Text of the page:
Have the new guidelines for cervical screening put women’s health further at risk?

The question being, is it safe to lengthen the screening process for women when the worry of cervical cancer is already prevalent?

With Public Health.Gov recently announcing changes to their cervical cancer screening, thousands of women have been left with concerns over their personal health as the government announced screening will now be routinely completed every 5 years rather than 3.
Brought to my attention earlier in the month by a social media post from a work colleague and numerous friends feeds and stories about this, I’ve come to work to find discussions between staff over this matter. The question being, is it safe to lengthen the screening process for women when the worry of cervical cancer is already prevalent?
As a male some might feel this may be a strange or a taboo subject to pass comment on, but as a Health Care Professional working in offices which are occupied heavily by women, am I not compelled to investigate this and help to support their concerns, whilst educating them and myself, and raising some awareness for those who feel strongly against these changes?
Re-think!
With a national ‘re-think’ petition campaign via change.org gaining over 1.2million signatures, women have fought back against the changes, expressing concerns that the extra 2 years left unattended between screenings can potentially open their risk of being misdiagnosed.
Cancer Research UK has commented saying that if diagnosed that 99.8% of cases are preventable. So, the initial thought is, why are women not screened yearly? Surely increasing the length of time un-screened will put women’s lives at risk!
What is Cervical Cancer?
The 4th most common type of cancer in females, and the highest of prevalence in under 35’s, cervical cancer is a type of cancer where uncontrolled abnormal cell division occurs in the cervix area, affecting the uterus/womb. Strongly linked to a virus called Human Papillomavirus (HPV), cervical cancer is the most common cancer caused by this virus, with total infection rates contributing to 5% of the worlds cancer diagnosis and 7.5% of all cancer deaths.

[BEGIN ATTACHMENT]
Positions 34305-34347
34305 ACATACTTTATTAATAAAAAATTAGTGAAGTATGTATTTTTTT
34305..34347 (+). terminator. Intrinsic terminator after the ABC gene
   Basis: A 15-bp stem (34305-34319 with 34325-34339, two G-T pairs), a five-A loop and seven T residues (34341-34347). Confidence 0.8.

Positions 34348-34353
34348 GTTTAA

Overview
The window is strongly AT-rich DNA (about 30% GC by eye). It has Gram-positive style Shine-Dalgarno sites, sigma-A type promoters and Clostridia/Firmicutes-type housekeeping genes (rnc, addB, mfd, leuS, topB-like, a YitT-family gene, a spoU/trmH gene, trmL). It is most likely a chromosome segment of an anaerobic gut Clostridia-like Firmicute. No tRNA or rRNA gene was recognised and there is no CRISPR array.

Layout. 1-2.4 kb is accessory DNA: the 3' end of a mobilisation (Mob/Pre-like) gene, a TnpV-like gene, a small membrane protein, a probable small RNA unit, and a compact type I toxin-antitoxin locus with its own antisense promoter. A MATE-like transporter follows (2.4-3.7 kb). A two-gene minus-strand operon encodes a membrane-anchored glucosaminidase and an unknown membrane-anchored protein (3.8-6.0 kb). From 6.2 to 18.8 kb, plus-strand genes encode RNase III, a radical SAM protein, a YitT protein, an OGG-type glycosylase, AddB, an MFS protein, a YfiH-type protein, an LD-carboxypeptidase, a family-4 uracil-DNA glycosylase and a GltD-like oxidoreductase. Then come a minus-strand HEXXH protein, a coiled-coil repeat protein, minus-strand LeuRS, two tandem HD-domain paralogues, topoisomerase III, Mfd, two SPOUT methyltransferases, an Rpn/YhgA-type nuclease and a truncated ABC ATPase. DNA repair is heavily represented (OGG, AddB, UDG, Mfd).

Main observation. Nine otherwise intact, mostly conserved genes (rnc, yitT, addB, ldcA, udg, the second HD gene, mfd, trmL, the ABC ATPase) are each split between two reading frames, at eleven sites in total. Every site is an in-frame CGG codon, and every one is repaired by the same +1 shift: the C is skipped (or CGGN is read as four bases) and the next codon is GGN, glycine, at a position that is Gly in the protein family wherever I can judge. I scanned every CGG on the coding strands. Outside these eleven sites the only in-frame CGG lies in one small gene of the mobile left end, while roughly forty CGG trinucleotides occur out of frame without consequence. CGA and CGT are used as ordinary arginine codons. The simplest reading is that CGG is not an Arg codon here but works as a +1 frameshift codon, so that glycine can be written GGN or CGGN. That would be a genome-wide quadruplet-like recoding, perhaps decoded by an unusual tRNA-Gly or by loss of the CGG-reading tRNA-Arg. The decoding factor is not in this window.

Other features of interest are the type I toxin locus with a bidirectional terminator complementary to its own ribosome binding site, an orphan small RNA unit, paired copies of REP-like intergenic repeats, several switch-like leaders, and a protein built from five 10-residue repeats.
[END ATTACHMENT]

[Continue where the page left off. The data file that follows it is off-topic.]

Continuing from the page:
Cervical cancer risks can be lowered by routinely testing for cell changes in the cervix and via a vaccine that helps prevent cell abnormalities caused by the virus. Almost all cases of cervical cancer are linked to HPV.
What is HPV?
HPV is a common group of virus’s associated with skin-to-skin contact in the genital area. HPV is a sexually transmitted disease, however, penetrative sex is not required for transmission. Reported to be over 20,000 total cases in the UK and over 500,000 globally each year, the virus has no real symptoms and as well as its risk of cancer cell development, can also cause skin concerns such as common warts, verruca’s and genital warts. HPV is mostly linked to cancer cell development in the genital area due to its sexual transmission orientation and contributes to 99% of cervical cancer cases, as well as associations to cancer in the rectum, anus, throat and mouth.
Women are most at risk of HPV associated cell changes and thus are at a higher risk of cancer cell development. An average of over 3000 cervical cancer cases are diagnosed each year in the UK, contributing to almost 1000 deaths between 2016-2018. Despite these figures, cell changes develop slowly when in contact with HPV, and can take on average of 10 years before showing signs of abnormalities in a healthy population.
How does the NHS routinely test for cervical cancer in women?
Cervical screening started back in the 1960’s via means of the Papanicolaou Test (PAP Smear Test), identifying pre-cancerous cells in the cervix and helped identify women who were at higher risk of cancer development. PAP testing was later stopped when it was realised the method resulted in large quantity of false negatives and misdiagnosis.